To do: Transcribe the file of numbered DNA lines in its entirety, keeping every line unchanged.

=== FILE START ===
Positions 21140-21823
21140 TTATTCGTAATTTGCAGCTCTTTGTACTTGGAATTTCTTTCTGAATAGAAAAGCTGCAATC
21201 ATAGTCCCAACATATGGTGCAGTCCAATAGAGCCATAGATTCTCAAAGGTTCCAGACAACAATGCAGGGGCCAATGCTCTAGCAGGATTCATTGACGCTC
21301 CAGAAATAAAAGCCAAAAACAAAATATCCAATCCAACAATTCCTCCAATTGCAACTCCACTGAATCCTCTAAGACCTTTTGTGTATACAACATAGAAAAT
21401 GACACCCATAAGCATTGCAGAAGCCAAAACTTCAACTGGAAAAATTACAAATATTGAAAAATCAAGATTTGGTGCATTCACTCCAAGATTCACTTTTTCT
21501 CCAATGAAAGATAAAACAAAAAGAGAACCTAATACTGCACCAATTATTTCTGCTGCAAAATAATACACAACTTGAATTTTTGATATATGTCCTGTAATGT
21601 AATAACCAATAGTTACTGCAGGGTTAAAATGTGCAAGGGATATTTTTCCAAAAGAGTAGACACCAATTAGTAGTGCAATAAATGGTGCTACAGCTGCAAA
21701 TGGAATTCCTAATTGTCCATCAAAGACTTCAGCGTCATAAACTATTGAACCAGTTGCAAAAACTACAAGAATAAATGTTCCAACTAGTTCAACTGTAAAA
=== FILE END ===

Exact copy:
Positions 21140-21823
21140 TTATTCGTAATTTGCAGCTCTTTGTACTTGGAATTTCTTTCTGAATAGAAAAGCTGCAATC
21201 ATAGTCCCAACATATGGTGCAGTCCAATAGAGCCATAGATTCTCAAAGGTTCCAGACAACAATGCAGGGGCCAATGCTCTAGCAGGATTCATTGACGCTC
21301 CAGAAATAAAAGCCAAAAACAAAATATCCAATCCAACAATTCCTCCAATTGCAACTCCACTGAATCCTCTAAGACCTTTTGTGTATACAACATAGAAAAT
21401 GACACCCATAAGCATTGCAGAAGCCAAAACTTCAACTGGAAAAATTACAAATATTGAAAAATCAAGATTTGGTGCATTCACTCCAAGATTCACTTTTTCT
21501 CCAATGAAAGATAAAACAAAAAGAGAACCTAATACTGCACCAATTATTTCTGCTGCAAAATAATACACAACTTGAATTTTTGATATATGTCCTGTAATGT
21601 AATAACCAATAGTTACTGCAGGGTTAAAATGTGCAAGGGATATTTTTCCAAAAGAGTAGACACCAATTAGTAGTGCAATAAATGGTGCTACAGCTGCAAA
21701 TGGAATTCCTAATTGTCCATCAAAGACTTCAGCGTCATAAACTATTGAACCAGTTGCAAAAACTACAAGAATAAATGTTCCAACTAGTTCAACTGTAAAA